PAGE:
The Star Wars setting of the resort was surreal. The staff were fabulous; the meals gave me a good excuse to add hot sauce to everything bar my breakfast without too many raised eyebrows. [Actually, it was perfect on scrambled eggs too! Ed]. The realisation that sand could be so determined to leave Egypt and make the UK its home. I just want to thank the whole group for their patience and humour and for making it such a memorable trip.” Marie LeBrasse (Ocean Diver trainee)

“Egypt was a chance to get to grips with my underwater photography project in nice clear warm waters! Strobe lighting is hard enough on land, but trying to get it right while underwater is going to take a load more practice. Egypt provided the perfect conditions to get some practice time in!” Laurie Young (Dive Leader trainee & Assistant Instructor)

Jeremie putting up his SMB in a current (Matt Brown)

“My week of diving started with my Sports Diver open water training. Mark took me through pool skills I hadn’t had the chance to cover yet before moving on to the open water ones. Some were pretty eye-opening: towing a casualty in the pool can already be a real effort, but add some swell and this becomes an exhausting ordeal. Dragging an SMB around in IRB is fairly easy, but having it fight you due to winds and currents changes the way you go through the dive.

The octopus definitely exists! (Laurie Young)

Once we were done with the skills part of each dive, we usually took some time to explore the beautiful house reef, home to vibrant life. The stars of the show for us were the blue-spotted rays and their cleaner-helpers, one fairly elusive octopus (which I maintain, doesn’t exist…) and one massive moray eel, nested in the south wall pinnacle.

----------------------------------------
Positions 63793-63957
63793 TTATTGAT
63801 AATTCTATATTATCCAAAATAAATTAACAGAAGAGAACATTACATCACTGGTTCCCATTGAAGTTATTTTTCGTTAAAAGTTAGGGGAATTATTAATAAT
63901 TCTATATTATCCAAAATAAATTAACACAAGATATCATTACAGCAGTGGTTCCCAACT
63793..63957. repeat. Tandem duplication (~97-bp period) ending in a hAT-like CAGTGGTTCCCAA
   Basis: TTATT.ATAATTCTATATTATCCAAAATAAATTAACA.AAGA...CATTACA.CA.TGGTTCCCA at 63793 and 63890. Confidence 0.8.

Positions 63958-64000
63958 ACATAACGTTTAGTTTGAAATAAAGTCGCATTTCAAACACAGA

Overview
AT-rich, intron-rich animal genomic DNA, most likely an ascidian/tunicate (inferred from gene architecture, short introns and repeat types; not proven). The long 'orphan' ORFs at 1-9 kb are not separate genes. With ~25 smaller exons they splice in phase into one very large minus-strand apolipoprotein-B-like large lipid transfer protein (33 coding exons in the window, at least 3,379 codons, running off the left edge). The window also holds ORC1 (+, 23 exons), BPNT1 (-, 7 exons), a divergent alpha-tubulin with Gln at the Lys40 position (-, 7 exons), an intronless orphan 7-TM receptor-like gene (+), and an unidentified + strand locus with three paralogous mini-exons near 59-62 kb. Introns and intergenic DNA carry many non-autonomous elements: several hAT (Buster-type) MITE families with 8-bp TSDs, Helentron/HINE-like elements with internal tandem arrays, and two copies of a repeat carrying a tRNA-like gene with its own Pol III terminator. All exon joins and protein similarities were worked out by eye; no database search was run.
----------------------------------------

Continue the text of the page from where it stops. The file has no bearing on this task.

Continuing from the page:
A spectacular lettuce coral at Serib Kebir – (Laurie Young)

For the remainder of the trip, we decided we would explore different dive sites around the coast. One in particular stood out for our group: Serib Kebir. Its southern dive plan brought us through coral structures and narrow corridors. It is a beautiful and serene place, and it was a really interesting site to train my buoyancy and profile, gliding through these passages where we could only advance one by one in a queue. It is nicknamed “The Canyons” for a reason!

Exiting the house reef for the last time (Matt Brown)

Before we knew it, Friday came round, our last day of diving for the group flying back to London on Saturday. That day was quite breezy, but divers extraordinaires Perry, Matt and Laurie and I decided to defy the currents and the chilling winds, and to embark on one last very relaxing dive and photoshoot session.

Entry and exit were a bit difficult, but once we got past these points, the whole reef was really serene. In my opinion, a great goodbye to the place and to our week of travels. In the end, my computer logged 17 dives during the week, which is more than three times the number I had done previously.

This was an amazing trip, made even better by the world class company. Definitely a lively and lovely bunch who I am looking forward to diving with again and sharing a pint after a day of effort. Now, onto signing up for some of the club’s trips, and I think a great season is ahead of us! A massive thank you to Elaine for organising, Mark for all his teaching, and everyone else for the chats, bants, lessons and memories, all of which I will cherish.” Jérémie Aubert (Sports Diver trainee)

Posted in Dive Trips